The National Collegiate Athletic Association left few stones unturned Monday morning as they unveiled the much-anticipated Penn State sanctions in response to the Jerry Sandusky scandal.
The sanctions announced are as follows:
$60 million fine – This is a light fine considering the amount of revenue the university generates annually from the football program.
Four-year postseason band – NO. BOWL. GAMES.
Four-year reduction of grants-in-aid – Scholarships down the drain.
Five years of probation – PSU athletics must be on its BEST behavior during this time.
Vacation of wins since 1998 – Joe Pa is no longer atop the list of winningest coaches. Welcome, back Eddie Robinson.
Waiver of transfer rules and grant-in-aid retention – Nittany Lions football players are free to leave, without penalty. No need to red shirt.
Individual penalties to be determined – This means the NCAA can investigate the scandal on its own and act as it sees fit. Basically, more heads can roll.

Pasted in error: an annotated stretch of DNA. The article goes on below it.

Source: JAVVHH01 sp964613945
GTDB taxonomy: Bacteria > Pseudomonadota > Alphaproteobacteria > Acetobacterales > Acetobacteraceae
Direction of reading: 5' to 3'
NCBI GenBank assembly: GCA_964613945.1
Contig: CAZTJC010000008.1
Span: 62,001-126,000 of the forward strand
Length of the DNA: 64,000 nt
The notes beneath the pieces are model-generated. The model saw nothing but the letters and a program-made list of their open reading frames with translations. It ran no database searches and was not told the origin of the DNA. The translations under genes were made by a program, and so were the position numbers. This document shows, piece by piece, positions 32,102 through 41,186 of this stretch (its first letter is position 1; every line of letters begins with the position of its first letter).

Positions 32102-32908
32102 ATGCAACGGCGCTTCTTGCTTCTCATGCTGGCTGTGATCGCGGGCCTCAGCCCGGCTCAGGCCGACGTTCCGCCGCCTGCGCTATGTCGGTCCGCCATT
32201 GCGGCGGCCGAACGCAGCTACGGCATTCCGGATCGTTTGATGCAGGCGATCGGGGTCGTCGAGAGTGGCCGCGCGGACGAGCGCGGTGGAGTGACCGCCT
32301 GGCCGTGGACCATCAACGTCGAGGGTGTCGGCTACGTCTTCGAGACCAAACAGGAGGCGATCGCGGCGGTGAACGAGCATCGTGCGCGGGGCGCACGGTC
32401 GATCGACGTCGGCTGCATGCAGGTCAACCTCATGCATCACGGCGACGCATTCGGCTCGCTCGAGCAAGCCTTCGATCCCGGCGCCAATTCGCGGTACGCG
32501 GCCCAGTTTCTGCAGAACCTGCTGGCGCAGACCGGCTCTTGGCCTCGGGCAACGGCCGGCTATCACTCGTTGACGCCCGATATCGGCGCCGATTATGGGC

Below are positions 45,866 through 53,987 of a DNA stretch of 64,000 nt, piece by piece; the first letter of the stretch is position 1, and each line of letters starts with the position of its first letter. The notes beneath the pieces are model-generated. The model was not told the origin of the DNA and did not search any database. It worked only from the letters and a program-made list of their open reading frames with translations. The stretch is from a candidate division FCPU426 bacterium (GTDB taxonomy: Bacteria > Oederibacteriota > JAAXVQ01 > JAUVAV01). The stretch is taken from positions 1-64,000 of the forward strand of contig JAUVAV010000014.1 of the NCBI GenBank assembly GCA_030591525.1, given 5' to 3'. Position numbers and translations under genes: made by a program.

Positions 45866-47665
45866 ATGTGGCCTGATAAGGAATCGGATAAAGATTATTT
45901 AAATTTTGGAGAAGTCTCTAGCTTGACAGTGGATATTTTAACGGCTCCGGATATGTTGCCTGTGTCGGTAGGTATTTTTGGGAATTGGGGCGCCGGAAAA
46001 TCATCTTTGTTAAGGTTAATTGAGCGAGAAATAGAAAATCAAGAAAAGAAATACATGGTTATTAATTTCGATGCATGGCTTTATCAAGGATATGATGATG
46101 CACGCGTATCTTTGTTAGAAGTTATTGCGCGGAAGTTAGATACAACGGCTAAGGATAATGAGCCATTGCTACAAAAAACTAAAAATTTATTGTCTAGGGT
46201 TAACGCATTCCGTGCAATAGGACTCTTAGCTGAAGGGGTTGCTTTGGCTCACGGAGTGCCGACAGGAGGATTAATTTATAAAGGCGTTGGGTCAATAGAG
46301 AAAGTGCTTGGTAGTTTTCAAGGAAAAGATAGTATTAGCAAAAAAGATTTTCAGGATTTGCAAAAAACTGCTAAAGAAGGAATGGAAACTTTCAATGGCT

Several Freeh Report recommendations will also be implemented, such as the creation of an Athletics Integrity Agreement.
Full details of the sanctions can be found HERE.
Penn State president Rodney Erickson released a statement in response to the NCAA’s decision and must be commended for acknowledging the victims of Jerry Sandusky first.
The tragedy of child sexual abuse that occurred at our University altered the lives of innocent children. Today, as every day, our thoughts and prayers continue to be with the victims of Mr. Sandusky and all other victims of child abuse.
That one statement sums it all up.
This situation and its ramifications are ALL about the children whose innocence was criminally and sexually taken away by Jerry Sandusky.
No other argument is relevant.
Anyone who is angered should put away their foolish pride, and place themselves in the shoes of these families and in the minds of those babies, at that time, for once.
These mixed emotions floating around must disappear. Yes, current players will suffer as a result of these sanctions, as will the university — they stand to lose millions of dollars. And, lets not forget the dedicated university employees and businesses in the area who rely on PSU football for their livelihood. But, the end game is just. Just know, it could have been far worse. Penn State could have been stripped of its football program for good.
Its truly a sad situation all the way around, but it had to happen. Dances with the devil aren’t free.